The alpaca is a member of the camelid family from South America. The ancient Incas first domesticated the alpaca more than 6,000 years ago. They made robes of alpaca fur for nobles and royalty. The single alpaca species has two breeds: the dreadlocked suri and the fluffy huacaya.
They are friendly, sociable mammals that prefer to live in herds. However, they spit as a defence mechanism to ward off unwanted attention.
The IUCN (International Union for Conservation of Nature and Natural Resources) considers that the alpaca is not yet facing a risk of extinction in the wild but it is dependent on conservation measures.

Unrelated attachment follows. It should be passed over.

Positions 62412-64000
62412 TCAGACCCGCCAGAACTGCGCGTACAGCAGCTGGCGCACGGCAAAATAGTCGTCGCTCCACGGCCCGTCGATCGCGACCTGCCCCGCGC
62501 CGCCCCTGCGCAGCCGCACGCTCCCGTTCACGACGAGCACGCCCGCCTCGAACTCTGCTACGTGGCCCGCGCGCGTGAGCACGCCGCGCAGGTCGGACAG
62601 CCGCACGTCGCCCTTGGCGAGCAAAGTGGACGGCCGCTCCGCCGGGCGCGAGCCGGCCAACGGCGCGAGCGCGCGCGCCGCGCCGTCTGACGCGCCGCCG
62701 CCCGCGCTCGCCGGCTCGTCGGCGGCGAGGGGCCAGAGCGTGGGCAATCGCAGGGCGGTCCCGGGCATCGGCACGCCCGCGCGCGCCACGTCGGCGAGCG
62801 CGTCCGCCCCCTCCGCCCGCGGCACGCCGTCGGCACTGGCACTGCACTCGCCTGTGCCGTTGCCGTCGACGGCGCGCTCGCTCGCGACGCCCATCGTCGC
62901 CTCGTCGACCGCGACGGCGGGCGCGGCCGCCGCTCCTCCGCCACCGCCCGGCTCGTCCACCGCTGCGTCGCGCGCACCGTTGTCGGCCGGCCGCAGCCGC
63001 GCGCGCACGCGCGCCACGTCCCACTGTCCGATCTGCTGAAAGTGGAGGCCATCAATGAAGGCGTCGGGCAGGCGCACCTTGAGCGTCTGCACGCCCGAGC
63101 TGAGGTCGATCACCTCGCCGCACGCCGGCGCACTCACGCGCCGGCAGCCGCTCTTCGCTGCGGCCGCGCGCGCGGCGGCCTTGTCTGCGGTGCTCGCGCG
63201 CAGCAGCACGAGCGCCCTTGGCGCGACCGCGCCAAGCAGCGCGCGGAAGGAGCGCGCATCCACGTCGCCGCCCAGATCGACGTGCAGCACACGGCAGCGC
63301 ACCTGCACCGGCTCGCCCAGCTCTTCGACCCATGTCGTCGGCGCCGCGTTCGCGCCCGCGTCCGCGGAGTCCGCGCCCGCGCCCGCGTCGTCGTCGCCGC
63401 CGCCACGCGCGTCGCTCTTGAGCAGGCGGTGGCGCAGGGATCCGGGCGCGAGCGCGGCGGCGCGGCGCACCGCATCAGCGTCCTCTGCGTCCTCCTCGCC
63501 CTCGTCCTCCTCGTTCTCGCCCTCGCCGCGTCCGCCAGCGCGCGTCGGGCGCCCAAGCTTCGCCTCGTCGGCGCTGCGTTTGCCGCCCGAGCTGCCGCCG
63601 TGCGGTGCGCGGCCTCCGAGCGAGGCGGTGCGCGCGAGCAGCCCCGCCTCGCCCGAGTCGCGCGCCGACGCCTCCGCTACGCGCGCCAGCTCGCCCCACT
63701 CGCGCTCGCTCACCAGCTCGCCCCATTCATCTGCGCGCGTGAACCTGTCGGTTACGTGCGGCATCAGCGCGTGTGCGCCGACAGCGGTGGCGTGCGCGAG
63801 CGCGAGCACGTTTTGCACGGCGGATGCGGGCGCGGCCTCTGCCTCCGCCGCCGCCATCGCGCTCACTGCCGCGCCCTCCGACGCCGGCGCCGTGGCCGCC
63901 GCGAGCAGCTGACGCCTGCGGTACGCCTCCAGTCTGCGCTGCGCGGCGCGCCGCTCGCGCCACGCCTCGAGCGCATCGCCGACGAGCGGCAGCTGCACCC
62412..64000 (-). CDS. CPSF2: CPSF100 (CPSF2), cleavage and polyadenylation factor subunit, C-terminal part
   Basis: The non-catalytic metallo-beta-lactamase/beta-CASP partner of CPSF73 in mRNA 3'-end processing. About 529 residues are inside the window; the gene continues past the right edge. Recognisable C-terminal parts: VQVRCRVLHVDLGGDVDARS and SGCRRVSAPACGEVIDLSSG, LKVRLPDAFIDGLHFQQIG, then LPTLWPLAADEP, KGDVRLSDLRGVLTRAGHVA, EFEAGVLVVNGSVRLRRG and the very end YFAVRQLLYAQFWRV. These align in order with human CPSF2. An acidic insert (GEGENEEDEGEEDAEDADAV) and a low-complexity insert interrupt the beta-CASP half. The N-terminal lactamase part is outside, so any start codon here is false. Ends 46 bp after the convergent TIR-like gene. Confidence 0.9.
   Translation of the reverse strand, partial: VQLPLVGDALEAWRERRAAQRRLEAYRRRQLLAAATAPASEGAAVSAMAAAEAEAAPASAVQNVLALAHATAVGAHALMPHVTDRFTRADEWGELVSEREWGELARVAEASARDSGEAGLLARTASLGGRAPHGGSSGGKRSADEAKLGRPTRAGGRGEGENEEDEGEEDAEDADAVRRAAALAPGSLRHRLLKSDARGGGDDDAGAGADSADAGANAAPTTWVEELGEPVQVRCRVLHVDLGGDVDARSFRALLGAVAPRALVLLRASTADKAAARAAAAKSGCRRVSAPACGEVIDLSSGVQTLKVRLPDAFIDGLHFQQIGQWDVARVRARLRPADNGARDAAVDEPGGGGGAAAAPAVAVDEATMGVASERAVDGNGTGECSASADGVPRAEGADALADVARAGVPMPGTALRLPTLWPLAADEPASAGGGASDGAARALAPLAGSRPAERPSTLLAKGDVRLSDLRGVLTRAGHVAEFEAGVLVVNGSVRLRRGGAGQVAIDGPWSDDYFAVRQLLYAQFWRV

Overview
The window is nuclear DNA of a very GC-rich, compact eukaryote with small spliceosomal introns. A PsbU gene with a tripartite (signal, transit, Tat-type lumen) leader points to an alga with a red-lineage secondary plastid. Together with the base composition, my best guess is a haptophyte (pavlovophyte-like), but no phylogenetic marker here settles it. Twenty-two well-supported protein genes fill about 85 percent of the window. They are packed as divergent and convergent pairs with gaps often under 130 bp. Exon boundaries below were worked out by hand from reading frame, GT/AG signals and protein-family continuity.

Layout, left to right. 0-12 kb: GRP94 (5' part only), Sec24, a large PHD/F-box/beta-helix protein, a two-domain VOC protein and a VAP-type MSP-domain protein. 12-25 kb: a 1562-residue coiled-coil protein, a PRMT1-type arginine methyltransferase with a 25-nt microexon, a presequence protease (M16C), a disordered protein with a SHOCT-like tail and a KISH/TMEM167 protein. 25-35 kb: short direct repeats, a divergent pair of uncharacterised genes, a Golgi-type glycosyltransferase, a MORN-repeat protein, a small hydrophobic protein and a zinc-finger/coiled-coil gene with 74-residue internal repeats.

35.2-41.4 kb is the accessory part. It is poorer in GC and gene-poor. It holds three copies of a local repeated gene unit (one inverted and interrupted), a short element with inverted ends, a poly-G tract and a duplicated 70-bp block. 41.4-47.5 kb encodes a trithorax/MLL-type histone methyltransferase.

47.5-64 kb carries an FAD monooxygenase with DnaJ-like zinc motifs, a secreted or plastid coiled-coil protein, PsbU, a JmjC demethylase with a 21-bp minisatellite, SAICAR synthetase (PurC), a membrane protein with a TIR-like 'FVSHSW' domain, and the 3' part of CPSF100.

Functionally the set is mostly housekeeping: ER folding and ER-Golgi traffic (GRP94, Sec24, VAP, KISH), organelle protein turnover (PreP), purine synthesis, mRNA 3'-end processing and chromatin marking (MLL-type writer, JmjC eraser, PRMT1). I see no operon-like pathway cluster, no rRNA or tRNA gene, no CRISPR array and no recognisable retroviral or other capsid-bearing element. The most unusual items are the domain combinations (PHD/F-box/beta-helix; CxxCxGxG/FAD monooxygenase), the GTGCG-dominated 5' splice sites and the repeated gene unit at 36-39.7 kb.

Grasslands in the Andes in Peru, Chile, Ecuador and Bolivia
By 1960 the population had dropped to less than 6,000, but conservation measures have ensured that the population is now stable in several National Reserves.
Herbivore - eats perennial grasses or hay